AN ECO-FRIENDLY & SUSTAINABLE RESORT
Half Moon Bay is a designated marine preserve for Akumal sea turtles and other species. We have created an ecological program which exceeds governmental standards for keeping our pristine natural habitat protected and intact.
Del Sol Beachfront properties documents its progress bi-monthly, teaches ecology classes to their team, and invite guests and community to learn from practices including: composting, recycling, water conservation, using biodegradable soap and energy-saving lights, waste management, daily beach cleaning, a sea turtle protection program, a public recycling center, and a self-imposed audit by Mexico’s EPA.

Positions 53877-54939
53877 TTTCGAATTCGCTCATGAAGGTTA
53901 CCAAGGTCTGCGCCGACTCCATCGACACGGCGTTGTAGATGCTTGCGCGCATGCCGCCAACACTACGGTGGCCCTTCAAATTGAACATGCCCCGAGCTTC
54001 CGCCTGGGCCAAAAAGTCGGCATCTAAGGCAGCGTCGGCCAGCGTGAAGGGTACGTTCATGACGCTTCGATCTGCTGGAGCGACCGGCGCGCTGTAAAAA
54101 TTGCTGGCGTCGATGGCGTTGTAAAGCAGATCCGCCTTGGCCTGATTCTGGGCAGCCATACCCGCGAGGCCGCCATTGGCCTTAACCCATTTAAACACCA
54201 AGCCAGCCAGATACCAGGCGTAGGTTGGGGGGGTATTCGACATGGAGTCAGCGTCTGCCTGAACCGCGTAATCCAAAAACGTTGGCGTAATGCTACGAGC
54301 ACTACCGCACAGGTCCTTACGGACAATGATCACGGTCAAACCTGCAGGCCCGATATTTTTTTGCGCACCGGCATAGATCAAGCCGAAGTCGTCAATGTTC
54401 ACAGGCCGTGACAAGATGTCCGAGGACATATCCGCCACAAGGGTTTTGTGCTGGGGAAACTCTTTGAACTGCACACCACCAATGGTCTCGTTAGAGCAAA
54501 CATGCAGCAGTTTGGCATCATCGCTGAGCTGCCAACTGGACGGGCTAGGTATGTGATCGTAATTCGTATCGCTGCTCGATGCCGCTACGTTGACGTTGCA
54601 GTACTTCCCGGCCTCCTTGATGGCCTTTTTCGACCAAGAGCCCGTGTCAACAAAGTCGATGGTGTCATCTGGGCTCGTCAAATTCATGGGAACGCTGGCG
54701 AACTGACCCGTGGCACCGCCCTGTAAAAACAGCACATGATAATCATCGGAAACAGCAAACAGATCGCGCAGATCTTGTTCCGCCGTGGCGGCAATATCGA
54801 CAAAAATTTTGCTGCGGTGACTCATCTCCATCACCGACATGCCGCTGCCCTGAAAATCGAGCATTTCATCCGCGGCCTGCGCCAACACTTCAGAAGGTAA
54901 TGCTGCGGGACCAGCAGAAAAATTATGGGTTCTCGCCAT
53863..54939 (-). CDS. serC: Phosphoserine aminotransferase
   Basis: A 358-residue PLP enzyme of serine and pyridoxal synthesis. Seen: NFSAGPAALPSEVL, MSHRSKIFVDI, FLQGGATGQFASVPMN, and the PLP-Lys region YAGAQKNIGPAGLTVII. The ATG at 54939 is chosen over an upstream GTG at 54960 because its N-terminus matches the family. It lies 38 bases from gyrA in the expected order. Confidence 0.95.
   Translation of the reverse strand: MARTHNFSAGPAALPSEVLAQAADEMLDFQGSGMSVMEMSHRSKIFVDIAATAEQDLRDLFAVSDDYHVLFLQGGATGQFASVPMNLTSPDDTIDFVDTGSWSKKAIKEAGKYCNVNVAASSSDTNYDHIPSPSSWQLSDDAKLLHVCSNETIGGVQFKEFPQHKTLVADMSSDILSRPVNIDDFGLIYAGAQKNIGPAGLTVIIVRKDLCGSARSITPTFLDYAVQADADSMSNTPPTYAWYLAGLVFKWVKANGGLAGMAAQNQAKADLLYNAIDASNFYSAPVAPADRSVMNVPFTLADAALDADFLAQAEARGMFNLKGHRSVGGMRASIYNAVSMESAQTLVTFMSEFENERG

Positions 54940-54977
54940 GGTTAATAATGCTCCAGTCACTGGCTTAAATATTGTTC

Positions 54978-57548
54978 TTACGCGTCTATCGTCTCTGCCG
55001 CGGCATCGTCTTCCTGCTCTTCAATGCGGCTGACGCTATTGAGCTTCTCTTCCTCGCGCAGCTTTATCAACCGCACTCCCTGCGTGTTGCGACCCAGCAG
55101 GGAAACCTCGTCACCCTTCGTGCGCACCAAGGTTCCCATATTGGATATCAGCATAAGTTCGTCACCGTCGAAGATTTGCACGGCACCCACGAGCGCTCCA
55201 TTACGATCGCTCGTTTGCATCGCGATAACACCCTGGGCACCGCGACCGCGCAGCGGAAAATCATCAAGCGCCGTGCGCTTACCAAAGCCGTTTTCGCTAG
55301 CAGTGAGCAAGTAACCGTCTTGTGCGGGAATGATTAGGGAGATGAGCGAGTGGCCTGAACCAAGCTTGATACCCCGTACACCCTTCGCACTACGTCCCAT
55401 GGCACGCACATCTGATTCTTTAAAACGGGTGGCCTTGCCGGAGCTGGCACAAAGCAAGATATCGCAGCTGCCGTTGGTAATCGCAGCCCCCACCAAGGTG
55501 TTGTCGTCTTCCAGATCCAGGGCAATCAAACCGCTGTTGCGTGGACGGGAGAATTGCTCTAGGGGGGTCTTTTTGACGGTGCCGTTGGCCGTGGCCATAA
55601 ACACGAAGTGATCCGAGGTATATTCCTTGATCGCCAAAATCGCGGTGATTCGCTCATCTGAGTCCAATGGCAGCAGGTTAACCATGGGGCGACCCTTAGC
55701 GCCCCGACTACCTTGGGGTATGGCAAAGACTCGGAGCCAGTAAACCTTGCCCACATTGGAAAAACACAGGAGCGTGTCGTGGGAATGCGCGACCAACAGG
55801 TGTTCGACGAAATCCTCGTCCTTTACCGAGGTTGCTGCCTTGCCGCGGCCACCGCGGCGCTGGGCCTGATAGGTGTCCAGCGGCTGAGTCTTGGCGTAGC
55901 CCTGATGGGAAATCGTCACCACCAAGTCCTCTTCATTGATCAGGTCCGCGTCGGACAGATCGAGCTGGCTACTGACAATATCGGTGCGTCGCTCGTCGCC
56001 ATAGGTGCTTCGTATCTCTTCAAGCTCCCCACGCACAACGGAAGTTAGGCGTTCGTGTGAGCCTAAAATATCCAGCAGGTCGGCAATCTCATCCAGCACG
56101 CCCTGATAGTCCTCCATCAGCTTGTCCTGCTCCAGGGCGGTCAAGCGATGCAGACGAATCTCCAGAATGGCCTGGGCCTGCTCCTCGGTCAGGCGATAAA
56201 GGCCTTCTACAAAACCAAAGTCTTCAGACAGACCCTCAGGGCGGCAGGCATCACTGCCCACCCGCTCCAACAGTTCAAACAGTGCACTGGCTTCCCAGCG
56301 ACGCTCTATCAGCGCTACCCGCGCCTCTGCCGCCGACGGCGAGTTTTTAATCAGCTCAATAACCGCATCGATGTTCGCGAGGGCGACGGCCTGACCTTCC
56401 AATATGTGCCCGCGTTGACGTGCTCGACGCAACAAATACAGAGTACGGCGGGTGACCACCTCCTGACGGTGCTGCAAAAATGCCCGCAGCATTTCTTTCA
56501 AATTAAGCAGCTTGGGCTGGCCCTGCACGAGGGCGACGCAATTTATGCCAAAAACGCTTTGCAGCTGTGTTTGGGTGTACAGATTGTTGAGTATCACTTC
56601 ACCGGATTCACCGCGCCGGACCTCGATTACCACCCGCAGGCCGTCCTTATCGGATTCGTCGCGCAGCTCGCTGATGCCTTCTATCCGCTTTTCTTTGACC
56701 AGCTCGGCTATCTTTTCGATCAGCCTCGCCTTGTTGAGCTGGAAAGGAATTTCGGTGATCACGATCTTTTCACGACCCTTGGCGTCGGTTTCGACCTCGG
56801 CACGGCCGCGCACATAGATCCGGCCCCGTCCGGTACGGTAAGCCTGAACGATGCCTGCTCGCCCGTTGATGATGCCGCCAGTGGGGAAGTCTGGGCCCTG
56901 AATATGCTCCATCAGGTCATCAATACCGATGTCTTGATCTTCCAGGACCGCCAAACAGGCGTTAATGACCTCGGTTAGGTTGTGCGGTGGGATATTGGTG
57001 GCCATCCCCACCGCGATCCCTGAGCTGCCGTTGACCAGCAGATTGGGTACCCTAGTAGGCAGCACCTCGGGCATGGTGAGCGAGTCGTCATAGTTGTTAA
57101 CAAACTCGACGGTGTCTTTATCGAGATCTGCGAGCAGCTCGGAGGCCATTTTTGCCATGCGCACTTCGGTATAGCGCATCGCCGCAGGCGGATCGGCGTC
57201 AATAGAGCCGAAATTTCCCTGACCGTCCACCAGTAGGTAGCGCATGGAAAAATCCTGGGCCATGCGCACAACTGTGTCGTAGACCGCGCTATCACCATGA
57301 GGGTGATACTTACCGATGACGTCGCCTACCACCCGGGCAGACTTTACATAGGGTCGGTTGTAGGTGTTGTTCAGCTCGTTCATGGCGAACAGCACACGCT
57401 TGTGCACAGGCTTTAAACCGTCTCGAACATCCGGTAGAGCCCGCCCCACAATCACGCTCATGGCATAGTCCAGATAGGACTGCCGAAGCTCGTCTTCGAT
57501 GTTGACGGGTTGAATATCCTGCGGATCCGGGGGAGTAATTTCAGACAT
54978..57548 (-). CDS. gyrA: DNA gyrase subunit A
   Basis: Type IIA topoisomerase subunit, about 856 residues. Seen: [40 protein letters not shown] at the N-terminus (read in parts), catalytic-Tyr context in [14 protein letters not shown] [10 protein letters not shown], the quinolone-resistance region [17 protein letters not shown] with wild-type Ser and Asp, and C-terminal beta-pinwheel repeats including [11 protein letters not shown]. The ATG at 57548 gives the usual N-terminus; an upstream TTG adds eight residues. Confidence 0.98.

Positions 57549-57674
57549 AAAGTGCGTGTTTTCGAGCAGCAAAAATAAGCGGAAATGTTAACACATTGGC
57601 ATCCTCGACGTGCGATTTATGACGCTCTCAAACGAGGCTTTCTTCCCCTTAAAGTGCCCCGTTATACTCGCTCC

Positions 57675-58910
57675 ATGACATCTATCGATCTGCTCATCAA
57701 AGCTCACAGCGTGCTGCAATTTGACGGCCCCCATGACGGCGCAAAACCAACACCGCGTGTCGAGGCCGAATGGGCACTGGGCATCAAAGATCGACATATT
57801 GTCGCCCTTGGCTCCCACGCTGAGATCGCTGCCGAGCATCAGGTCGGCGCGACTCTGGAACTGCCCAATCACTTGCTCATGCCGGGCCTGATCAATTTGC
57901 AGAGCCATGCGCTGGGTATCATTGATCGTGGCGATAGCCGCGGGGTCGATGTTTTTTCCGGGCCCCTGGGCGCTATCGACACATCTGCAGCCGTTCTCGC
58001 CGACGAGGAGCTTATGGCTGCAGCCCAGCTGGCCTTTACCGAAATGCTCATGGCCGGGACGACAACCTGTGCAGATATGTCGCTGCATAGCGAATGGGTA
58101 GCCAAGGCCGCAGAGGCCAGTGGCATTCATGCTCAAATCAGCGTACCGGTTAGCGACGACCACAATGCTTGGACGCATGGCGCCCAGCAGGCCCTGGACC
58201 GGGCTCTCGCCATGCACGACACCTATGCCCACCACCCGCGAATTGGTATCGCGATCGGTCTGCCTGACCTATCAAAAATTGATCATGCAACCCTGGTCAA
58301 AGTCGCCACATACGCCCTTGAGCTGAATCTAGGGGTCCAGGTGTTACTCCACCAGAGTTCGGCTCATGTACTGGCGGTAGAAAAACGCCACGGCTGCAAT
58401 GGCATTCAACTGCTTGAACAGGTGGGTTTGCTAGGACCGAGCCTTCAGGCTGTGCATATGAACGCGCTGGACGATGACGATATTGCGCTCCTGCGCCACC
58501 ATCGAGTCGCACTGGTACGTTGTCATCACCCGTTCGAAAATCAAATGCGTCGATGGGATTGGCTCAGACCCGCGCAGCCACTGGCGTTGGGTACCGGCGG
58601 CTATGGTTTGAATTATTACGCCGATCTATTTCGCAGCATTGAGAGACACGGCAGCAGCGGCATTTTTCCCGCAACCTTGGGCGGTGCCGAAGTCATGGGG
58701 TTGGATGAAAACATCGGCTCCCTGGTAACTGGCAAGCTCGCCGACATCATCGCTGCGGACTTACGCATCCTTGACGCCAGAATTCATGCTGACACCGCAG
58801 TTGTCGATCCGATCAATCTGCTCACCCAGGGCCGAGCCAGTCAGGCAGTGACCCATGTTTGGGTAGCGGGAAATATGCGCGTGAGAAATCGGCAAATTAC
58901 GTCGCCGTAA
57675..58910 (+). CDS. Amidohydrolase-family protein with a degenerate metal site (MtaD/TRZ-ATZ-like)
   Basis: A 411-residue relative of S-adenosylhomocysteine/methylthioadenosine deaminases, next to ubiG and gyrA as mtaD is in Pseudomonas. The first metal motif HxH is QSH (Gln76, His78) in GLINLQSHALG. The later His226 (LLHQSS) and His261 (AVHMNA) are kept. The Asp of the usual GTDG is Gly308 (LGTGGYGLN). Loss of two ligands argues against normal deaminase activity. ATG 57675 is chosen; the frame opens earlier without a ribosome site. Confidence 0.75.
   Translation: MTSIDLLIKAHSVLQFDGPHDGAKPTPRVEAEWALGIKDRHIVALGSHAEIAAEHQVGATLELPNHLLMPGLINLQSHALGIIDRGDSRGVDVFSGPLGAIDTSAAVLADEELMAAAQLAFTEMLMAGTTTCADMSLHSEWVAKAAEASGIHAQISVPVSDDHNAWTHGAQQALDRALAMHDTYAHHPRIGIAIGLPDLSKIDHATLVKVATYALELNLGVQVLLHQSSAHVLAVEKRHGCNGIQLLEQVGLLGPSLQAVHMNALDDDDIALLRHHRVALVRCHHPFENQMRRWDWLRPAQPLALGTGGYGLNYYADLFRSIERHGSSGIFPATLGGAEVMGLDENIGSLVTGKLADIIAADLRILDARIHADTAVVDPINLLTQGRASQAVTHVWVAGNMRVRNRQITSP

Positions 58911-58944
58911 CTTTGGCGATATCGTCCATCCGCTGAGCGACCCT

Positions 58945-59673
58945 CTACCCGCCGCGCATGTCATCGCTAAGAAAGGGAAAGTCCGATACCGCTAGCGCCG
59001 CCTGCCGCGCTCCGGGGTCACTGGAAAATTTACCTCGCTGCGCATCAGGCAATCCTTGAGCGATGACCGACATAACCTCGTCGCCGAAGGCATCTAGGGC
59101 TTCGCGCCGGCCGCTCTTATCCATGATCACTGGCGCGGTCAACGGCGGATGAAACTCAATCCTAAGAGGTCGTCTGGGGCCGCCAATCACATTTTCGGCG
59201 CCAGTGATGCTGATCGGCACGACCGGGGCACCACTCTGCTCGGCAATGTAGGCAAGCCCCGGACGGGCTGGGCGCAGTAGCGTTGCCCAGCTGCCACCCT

Akumal was once a sprawling coconut plantation owned by Don Argimiro Arguelles until 1958 when it was discovered by CEDAM (Club de Exploracion y Deporte Acuaticos de Mexico), an exclusive dive club. Akumal became the headquarters for this group of divers who were in search of underwater treasures. Pablo Bush, one of the founders of CEDAM, bought thousands of acres of land around Akumal. This tropical coastline was only accessible by boat until the mid 1960s.
Cancun was founded in the late 1960s, which brought more attention to this isolated and exotic Mexican coastline. Yet Akumal still maintains its tranquil way of life, with pristine beaches and world renowned coral reefs and local residents – the Akumal sea turtles. Staying at this property will bring you closer to this beautiful tropical environment.